company. Managing this movement of funds in relation to the budget is essential for the business. At the cooperative level, the main aim of the process of managing finances is to achieve the various goals a company sets at a given point of time. Businesses also seek to generate substantial amounts of profits, following a particular set of financial processes. Besides, they control the functioning on money put in by external investors. Providing investors with sufficient amount of returns on their investments is one of the goals that every company tries to achieve. Efficient financial management ensures that this becomes possible. Strong financial management the business area requires managers to be able to: 1. Interpret financial reports including income statements, profit and loss, cash flow statements and balance sheet statements. 2. Improve the allocation of working capital within the business operations 3. Review and fine-tune financial budgeting, and revenue cost forecasting. 4. Look at the funding options for business expansion, including both long and short term financing. 5. Review the financial health of the company o r business unit using ratio analyses, such as the ratio, profit per employee and weighted cost o capital. 6. Understand various techniques using in project and asset valuations. 7. Apply critical financial decision making techniques to assess whether to proceed with an investment. 8. Understand the various frameworks for business, portfolios and intangible assets.

Cooperative Extension Financial Resource Management Training For Support Groups (Anonymous, 2005) Some of the practices of Support Groups in keeping records: Record - Keeping 1. Detailed records should be kept on all funds collected and/or spent. 2. The use of a computer software package with adequate built-in controls is recommended any time a bank account is involved. 3. Record multiple copied pre-numbered cash receipts immediately upon receipt. Depositing funds on a daily basis is desirable, however, it is suggested all funds be deposited within three working days or when the funds exceed $200. 4. Prepare a list of all remittances received and make comparisons of this list with subsequent bank deposits. 5. Where county support staff collects and receipts funds, there should always be a signed transmittal in duplicate for the collected funds from the support group representative upon transfer of funds. 6. Adequate physical facilities should be provided for safeguarding funds in the possession of individuals authorized to handle funds (Safe, locked cabinet, etc.). 7 Main Factors Contributing to the Survival Rate of Cooperative(Anonymous, 2001) Four factors indicate that higher survival rate is specifically due to inherent structure of the coo-op model: 1.The focus on the member service as opposed to profit, which has an impact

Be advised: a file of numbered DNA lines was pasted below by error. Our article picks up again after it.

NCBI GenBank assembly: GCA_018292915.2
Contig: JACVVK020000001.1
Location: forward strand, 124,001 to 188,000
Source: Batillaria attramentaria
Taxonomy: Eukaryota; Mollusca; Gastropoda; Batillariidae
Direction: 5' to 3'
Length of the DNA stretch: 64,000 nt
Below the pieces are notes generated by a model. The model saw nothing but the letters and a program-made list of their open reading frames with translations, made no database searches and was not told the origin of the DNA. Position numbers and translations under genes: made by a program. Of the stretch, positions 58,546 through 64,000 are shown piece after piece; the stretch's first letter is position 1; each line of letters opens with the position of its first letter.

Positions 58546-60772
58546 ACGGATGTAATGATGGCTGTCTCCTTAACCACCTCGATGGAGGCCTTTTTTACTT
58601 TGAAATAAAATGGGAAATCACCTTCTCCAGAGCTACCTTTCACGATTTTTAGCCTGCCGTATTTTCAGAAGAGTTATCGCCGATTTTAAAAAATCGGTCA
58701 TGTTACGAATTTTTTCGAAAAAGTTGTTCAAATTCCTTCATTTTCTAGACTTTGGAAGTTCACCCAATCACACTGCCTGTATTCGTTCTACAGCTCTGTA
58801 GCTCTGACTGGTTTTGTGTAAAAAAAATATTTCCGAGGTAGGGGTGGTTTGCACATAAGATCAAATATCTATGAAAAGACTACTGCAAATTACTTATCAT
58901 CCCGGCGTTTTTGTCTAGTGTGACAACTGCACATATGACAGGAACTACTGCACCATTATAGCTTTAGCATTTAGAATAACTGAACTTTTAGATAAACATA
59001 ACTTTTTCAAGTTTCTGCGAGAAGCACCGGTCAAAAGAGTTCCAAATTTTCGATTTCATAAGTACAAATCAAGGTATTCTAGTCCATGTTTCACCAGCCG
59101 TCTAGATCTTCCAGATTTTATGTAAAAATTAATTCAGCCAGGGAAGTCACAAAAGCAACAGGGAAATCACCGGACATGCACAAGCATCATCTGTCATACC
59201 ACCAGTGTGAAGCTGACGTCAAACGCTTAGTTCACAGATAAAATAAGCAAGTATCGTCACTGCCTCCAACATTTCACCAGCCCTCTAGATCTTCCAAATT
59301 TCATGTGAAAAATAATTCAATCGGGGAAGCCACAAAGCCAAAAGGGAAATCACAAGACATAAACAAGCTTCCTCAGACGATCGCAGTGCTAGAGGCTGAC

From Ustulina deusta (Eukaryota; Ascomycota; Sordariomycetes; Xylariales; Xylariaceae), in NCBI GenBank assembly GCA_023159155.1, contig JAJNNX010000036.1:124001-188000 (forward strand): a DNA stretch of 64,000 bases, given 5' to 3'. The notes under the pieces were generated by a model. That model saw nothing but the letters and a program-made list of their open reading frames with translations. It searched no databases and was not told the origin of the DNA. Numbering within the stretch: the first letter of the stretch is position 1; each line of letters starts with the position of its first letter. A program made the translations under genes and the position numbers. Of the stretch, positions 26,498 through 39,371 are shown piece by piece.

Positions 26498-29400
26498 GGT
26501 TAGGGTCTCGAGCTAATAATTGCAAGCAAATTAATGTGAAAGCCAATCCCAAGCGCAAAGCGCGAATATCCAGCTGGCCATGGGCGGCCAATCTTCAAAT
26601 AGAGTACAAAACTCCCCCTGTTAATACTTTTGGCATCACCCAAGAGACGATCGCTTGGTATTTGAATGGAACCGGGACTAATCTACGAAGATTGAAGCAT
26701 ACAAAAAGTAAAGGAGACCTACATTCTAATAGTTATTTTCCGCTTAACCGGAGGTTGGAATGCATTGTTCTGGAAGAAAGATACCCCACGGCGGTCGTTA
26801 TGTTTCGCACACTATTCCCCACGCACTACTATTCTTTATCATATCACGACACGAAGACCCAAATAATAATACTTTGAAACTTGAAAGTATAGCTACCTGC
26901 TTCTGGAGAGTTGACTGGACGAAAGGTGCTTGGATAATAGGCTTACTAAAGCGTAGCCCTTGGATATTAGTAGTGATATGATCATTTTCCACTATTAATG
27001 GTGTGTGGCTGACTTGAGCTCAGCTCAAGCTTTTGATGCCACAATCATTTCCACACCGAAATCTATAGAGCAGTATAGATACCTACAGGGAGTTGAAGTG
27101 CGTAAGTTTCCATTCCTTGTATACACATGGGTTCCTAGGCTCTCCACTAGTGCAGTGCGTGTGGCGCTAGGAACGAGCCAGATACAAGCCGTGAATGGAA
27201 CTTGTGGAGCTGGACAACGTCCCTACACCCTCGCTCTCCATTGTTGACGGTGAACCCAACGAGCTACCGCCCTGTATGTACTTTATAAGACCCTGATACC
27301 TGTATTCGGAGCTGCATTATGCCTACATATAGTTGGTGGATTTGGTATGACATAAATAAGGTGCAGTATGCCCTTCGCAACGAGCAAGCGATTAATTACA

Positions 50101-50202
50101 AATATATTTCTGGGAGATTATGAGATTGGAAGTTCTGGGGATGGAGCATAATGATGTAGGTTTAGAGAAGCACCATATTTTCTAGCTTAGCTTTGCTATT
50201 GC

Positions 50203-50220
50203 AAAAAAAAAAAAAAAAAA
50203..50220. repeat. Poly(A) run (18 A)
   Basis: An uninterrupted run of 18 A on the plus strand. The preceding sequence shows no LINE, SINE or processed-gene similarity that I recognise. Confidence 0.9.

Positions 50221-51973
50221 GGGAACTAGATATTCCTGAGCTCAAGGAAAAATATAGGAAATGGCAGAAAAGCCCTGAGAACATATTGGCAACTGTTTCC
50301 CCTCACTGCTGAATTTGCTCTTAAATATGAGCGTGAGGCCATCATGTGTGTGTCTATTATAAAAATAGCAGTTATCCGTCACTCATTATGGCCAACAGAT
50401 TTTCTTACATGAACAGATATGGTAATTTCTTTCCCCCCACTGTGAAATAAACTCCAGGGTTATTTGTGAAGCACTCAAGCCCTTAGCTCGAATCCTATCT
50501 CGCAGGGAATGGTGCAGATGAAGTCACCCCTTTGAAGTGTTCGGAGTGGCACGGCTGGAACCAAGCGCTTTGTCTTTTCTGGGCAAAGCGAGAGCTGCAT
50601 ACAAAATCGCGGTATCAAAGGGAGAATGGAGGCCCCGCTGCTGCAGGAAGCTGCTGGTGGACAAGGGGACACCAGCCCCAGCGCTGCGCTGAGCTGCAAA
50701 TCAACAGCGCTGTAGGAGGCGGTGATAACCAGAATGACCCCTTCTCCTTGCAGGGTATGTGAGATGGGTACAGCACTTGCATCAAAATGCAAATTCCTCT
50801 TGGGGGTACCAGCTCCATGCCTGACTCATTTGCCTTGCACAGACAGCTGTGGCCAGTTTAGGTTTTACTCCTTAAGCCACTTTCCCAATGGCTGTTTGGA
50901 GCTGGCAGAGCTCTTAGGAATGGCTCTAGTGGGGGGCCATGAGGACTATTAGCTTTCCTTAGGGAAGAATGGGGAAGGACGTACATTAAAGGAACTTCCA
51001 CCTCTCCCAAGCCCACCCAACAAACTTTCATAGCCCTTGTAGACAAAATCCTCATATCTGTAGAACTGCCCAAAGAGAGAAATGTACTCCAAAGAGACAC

on business decision. 2. The central role of the member who is both investor and consumer in the cooperative. 3. The democratic nature, the return of the profits to the members and the open governance structure of co-ops. 4. The presence of a group of promoters rooted within the communities. Three factors also indicate a historical advantage, as well as the business environment of co-ops: 1. Strong representation in economic sectors that fulfill basic human needs, including agriculture, forestry, residential services and education. 2. The majority of the coops operating both regional and sectorial networks. 3. Support of primary and secondary organizations. According to Certo (2000) essentially the role of managers is to guide organizations toward goal accomplishment. All organizations exist for certain purposes or goals, and managers are responsible for combining and using organizational resources to ensure that their organizations achieve their purposes. Management moves an organization towards its purposes or goals by assigning activities that organization member perform. “There is no idea more important to managing than goals. Management has no meaning apart from its goals.” According to Erickson (1987) the ultimate goal of budgeting is to predict and control inputs to increase the returns from resources available to the agribusiness. Preparing a budget for even a small firm is not a one-person job. Key people, advisors,